Ottawa city councillors were united in boosting funding for affordable housing but voted down a transit fare freeze as they passed a $5.8-billion budget Wednesday.
Mayor Mark Sutcliffe said the 2024 budget takes a balanced approach that keeps taxes affordable without putting the city at financial risk. He said that's all the more important as he looks ahead to even tougher conditions in 2025.
"I should say it now, the 2025 budget will be an even bigger challenge, which is why it's important that we make very careful and strategic decisions with this budget and don't overspend or over-commit to any area," he said.
Only five councillors voted no on the final 2024 budget document, including one Orléans councillor who called it "insulting" to his ward.
Property taxes will rise by 2.5 per cent next year, enough to add $105 to the bill of the average urban homeowner. Fees for everything from recreation to garbage will also rise, while the average annual water bill will increase by $40.91.
The budget that passed Wednesday is almost identical to what staff first proposed a month ago, with one key exception.
Staff had initially proposed boosting capital spending to build affordable housing units from $15 million to $24 million. But councillors voted on Wednesday to push even further to $30 million.
A chance to 'do something big'
Bay ward Coun. Theresa Kavanagh, who also chairs the Ottawa Community Housing board, said the city is facing a housing crisis. She said there are about 1,800 units ready to build, but they lack funding.
"This is a chance for our council to do something big, something groundbreaking that the city has never done before," said Somerset Coun. Ariel Troster.
"This would show that we're ready to face the scope of the crisis in front of us, and that we're uncompromising in the belief that homelessness is a policy choice — a bad one that we need to end."
Bay ward Coun. Theresa Kavanagh proposed the motion to boost capital spending on affordable housing. (Francis Ferland/CBC)
Troster said her ward office, which represents much of downtown Ottawa, is dealing with multiple evictions every week.
The extra money to boost housing funding is coming from reserves.
Chief financial officer Cyril Rogers said he can live with using those savings as a one-time investment to speed up housing construction. He said the sooner council acts, the sooner the city can get out from under the housing crisis.
"When we are putting our hand into the cookie jar, we are not being naughty children," said Knoxdale-Merivale Coun. Sean Devine. "This is what the cookie jar is for."
The motion passed unanimously.
The vote came after a group of about 30 protesters showed up in front of city hall to demand even more money for affordable housing. Some held signs with slogans such as "housing is a human right."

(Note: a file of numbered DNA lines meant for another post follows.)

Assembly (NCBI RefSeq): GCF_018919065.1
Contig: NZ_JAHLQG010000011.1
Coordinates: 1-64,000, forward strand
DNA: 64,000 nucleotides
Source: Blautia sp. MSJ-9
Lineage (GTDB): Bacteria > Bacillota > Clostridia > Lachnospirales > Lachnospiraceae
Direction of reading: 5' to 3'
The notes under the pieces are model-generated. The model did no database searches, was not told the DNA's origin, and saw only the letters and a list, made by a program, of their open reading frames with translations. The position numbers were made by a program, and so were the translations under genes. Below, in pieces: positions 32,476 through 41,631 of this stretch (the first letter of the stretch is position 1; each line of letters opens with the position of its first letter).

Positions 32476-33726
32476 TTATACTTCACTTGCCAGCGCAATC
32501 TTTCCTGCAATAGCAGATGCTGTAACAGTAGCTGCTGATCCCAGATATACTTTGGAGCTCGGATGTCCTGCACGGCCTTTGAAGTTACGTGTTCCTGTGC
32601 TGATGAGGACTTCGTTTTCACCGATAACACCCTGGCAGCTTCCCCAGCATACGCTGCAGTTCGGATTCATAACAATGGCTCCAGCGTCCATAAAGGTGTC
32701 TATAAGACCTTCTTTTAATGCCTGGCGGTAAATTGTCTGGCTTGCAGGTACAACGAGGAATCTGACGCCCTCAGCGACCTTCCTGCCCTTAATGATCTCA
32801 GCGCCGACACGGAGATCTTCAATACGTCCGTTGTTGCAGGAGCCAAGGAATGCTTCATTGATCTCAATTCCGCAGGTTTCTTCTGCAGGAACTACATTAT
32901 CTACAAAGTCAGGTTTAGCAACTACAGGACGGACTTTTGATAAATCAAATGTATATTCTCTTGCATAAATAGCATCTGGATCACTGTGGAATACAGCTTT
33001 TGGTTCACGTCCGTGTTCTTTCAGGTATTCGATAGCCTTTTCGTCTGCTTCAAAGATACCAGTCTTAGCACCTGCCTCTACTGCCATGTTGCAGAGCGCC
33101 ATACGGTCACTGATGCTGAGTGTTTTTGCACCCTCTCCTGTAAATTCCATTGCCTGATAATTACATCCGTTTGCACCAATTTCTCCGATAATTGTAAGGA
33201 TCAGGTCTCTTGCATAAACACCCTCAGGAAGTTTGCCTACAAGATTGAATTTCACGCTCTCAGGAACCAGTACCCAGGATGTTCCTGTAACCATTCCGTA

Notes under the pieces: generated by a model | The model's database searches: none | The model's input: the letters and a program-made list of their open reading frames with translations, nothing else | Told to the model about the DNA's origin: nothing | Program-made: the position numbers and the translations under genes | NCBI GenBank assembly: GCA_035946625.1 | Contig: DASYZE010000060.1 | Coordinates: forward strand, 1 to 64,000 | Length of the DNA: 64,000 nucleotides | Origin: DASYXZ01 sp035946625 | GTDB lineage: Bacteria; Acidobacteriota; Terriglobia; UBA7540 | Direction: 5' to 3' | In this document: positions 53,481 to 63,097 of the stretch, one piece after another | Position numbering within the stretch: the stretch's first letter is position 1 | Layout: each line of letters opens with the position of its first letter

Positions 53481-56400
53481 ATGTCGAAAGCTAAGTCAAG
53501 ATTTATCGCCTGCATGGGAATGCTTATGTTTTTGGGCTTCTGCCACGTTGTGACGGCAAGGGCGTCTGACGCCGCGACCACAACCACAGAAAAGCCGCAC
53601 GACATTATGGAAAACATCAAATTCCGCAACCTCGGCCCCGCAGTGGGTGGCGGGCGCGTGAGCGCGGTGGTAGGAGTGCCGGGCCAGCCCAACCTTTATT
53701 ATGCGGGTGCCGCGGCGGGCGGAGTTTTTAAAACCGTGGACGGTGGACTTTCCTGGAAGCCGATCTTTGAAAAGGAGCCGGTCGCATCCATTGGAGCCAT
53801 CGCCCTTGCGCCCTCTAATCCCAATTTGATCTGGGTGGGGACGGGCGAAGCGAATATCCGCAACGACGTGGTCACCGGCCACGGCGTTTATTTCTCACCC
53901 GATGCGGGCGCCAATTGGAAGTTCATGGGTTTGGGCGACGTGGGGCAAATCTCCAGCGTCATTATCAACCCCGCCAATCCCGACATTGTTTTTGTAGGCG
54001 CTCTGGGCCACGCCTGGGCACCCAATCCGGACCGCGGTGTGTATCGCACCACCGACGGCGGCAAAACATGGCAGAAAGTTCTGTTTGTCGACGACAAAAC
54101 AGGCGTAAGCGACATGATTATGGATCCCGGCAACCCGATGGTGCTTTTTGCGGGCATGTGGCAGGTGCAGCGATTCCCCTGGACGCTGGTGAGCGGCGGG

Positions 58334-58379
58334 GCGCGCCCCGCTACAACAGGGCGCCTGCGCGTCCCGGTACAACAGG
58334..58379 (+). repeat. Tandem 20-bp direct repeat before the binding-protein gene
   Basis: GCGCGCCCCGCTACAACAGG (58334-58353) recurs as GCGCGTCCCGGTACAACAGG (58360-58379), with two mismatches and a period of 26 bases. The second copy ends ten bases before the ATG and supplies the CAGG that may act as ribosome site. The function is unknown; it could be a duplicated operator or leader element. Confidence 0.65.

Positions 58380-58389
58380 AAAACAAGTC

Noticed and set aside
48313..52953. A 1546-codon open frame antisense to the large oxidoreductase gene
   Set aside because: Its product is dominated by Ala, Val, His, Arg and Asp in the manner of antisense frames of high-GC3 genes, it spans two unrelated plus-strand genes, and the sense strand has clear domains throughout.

Sam Hersh, coordinator of Horizon Ottawa, welcomed the added housing investment but said it should be at least $40 million.
"Does it go far enough? No, but it's a good start, and hopefully we can see each and every year this spend go up," Hersh said.
Transit fare freeze fails
Councillors also approved motions to lengthen the wading pool season and add 24 more porta-potties to parks, but they rejected an effort to freeze transit fares.
The freeze would have cost $3.8 million, and Gloucester-Southgate Coun. Jessica Bradley put forth a motion to pay for it by increasing the transit levy on property tax bills by one per cent. That would mean about $8 extra for the average homeowner.
Bradley noted that council voted to freeze fares in the 2023 budget to recognize all the reliability struggles that riders have endured.
"We're a year later and not much has changed," she said, adding that the transit system is facing a "bleak future."
Gloucester-Southgate Coun. Jessica Bradley at a meeting in November 2022. (Jean Delisle/CBC)
Sutcliffe argued that the lost fare revenue would compound over time and add up to $200 million over 30 years. But Bradley noted that her levy would make up all of that money, and city staff backed her up.
OC Transpo staff estimated that the fare freeze would attract an additional 300,000 rides across the system, and would add about $600,000, over and above the new revenue from the levy.
But transit services general manager Renée Amilcar said that reliability is vastly more important than fare costs in drawing riders onto the trains and buses.
Stittsville Coun. Glen Gower, who chairs the transit commission, noted that taxes already cover about 70 per cent of transit expenditures. He said he regrets voting to freeze fares last year, since it put OC Transpo further behind in revenue it needs.
"We're arguing really over a 10-cent adult fare," he said. "If we were to approve this motion, maybe it's a quick PR win today, but I don't think it makes a speck of difference to our riders.
"They want to see improved service, improved reliability, and that's what's going to have the long-term effect to bring back riders."
Orléans councillor sees 'nothing of true substance'
Bradley and Menard voted against the final budget, as did Devine and Kitchissippi Coun. Jeff Leiper. All had supported the transit fare freeze.
But Orléans East-Cumberland Coun. Matt Luloff voted against the budget for a different reason, saying it contains "nothing of true substance" for the city's east end.
Orléans East-Cumberland Coun. Matt Luloff called the budget 'insulting' and said it contains 'nothing of substance.' (Jean Delisle/CBC)
"It is insulting and I'm not prepared to put up a pantomime that everything is perfect and we're all going to sing Kumbaya while we invest in some regions and neglect others, while we allow streets in Orléans to crumble," he said.
Another Orléans councillor agreed that the suburb isn't getting enough support on transportation, but still voted for the budget in the end.
Luloff is currently the Conservative Party of Canada candidate for Orléans in the coming federal election.